Your rating(Clear)Rate this item
Share your thoughts with other customers

There was a problem filtering reviews right now. Please try again later.

2 of 2 people found the following review helpful
Format: VHS TapeVerified Purchase
I believe that the filming of this video was done only to preserve the performance for archival purposes since the camera angle seems to be fixed and offers few close-up shots. The production is almost lively enough to counteract the wooden camera, and the singing is elegant and witty. I would recommend this version to true Rossini fans, just for the pleasure of listening to Michele Pertusi's polished handling of Mustafà's fioritura. It is also a delight to watch Anna Maria Di Mico's Isabella vamping all the men on stage in her slinky, jazz-age haute couture.

Bruno Praticò is a pleasant surprise as Isabella's companion, Taddeo. He is not the usual funny-uncle buffo, but actually sings his role with agility as Isabella's jaded, world-weary lover. He is also a Desi Arnez look-alike, even after he loses his hair in the Kaimakan scene so it is hard not to think of Isabella as a seductive, domineering, patent-leather Lucy.

Those of us who listen to the Saturday afternoon Met broadcasts have been spoiled by Peruvian tenor Juan Diego Flórez, singing the role of Lindoro. He 'is' Lindoro. Nevertheless, William Matteuzzi sings a credible, ingratiating lover, pining over his lost Isabella even while mopping out the Turkish bath of the first scene. He gallops musically through his requirements for 'una donna singolar' while shaving a fidgety Mustafà, then sparkles as he and Taddeo conspire to turn the Algerian Bey into a sleepy Italian 'Pappataci.'

Rossini's youthful, high-spirited, 1813 opera is treated with wit and reverence in this Italian production, issued by the Bel Canto Society in 1998. A jaunty piano improvises ahead of, and sometimes overwhelms the secco recitatives but somehow it seems to fit right in with this jazzy production. It is my favorite, after two separate (unofficial) video versions with Marilyn Horne's spunky, glorious Isabella.

There is a long intermission 'feature' which makes me wonder if the Bel Canto Society taped over an Italian film about marital infidelity when recording this opera. Just fast-forward through it, and the opera's second act will eventually appear.

NOTE: no subtitles. I wish this Italian girl would come out on DVD.
22 commentsWas this review helpful to you?YesNoSending feedback...
Thank you for your feedback.
Sorry, we failed to record your vote. Please try again
Report abuse
4 of 5 people found the following review helpful
Format: VHS TapeVerified Purchase
This 1957 made-for-Italian-TV video has the jolliest group of eunuchs, the worst lip-synching, and the biggest, baddest Mustafá of any of my four video versions of "L'Italiana in Algeri." You'll take one look at Bass-Baritone Mario Petri while he's rolling his eyes and baring his teeth, and think 'Bluto.' He does a decent job of singing 'Mustafa', but must have recognized that his true strength lay in acting. Petri is best known for appearing in such sword-and-sandal epics as "Rampage of Evil (1965)," "The Conqueror and the Empress (1964)," "Sandokan against the Leopard of Sarawak (1964)," and "Hercules and the Captive Women (1963)."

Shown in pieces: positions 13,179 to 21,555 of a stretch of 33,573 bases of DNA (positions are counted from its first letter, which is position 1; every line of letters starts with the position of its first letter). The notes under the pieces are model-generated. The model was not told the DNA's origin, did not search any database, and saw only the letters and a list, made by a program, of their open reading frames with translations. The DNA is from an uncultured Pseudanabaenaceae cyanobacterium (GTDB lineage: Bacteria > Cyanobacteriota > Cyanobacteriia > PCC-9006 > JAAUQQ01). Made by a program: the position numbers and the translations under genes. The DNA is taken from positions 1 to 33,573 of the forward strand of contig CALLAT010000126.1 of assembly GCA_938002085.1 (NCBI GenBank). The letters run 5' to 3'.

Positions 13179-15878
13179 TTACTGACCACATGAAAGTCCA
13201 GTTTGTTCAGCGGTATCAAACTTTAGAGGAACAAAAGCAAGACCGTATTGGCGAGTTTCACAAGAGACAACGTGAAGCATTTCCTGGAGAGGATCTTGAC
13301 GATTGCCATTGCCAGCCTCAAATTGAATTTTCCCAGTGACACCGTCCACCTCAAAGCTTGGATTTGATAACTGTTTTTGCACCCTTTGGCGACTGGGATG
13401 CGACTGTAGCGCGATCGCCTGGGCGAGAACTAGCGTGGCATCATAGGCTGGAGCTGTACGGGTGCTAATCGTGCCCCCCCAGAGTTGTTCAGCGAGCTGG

Alvinio Misciano, the tenor who sings Lindoro also changed careers and made his claim to lasting fame by teaching voice to Luciano Pavarotti.
The video quality and sound track of this 'Italian Girl' are poor and it was filmed in black-and-white with no subtitles. There is also an annoying little 'RAI' symbol that skips from corner to corner of the screen throughout the whole tape.
However the role of Isabella is sung by a young Teresa Berganza at the beginning of her career and she is quite wonderful to watch. Her mezzo is rich and alluring, her acting pert and self-assured. Her prissy, middle-aged suitor is sung by Sesto Bruscantini, one of the best buffos of the post-war era. He is dead-on as Taddeo. In fact, he and Bluto--I mean Petri--almost but not quite steal the show from Berganza, especially in the 'Pappataci' scene.
Lots of hilarious slapstick, miming, and mugging take place on the Disney-Moorish sets, even while the principals are singing. This is a very jolly 'Italian Girl.' In spite of the poor visuals and audio, I recommend it to true Rossini and Marx Brothers fans everywhere.
0CommentWas this review helpful to you?YesNoSending feedback...
Thank you for your feedback.
Sorry, we failed to record your vote. Please try again
Report abuse
1 of 2 people found the following review helpful
on March 15, 2004
Format: VHS TapeVerified Purchase
First of all, be aware that this video does not have subtitles. The filming is amateurish. Mustafa is singing and the camera is on Isabela. The singing is OK, but the production is almost ridiculous at times. I had just seen this opera at the Met when I bought the video and was very disappointed. Some of the blocking is embarassing as well.
0CommentWas this review helpful to you?YesNoSending feedback...
Thank you for your feedback.
Sorry, we failed to record your vote. Please try again
Report abuse

Send us feedback

How can we make Amazon Customer Reviews better for you?
Let us know here.

Your Recently Viewed Items and Featured Recommendations 
 

After viewing product detail pages, look here to find an easy way to navigate back to pages you are interested in.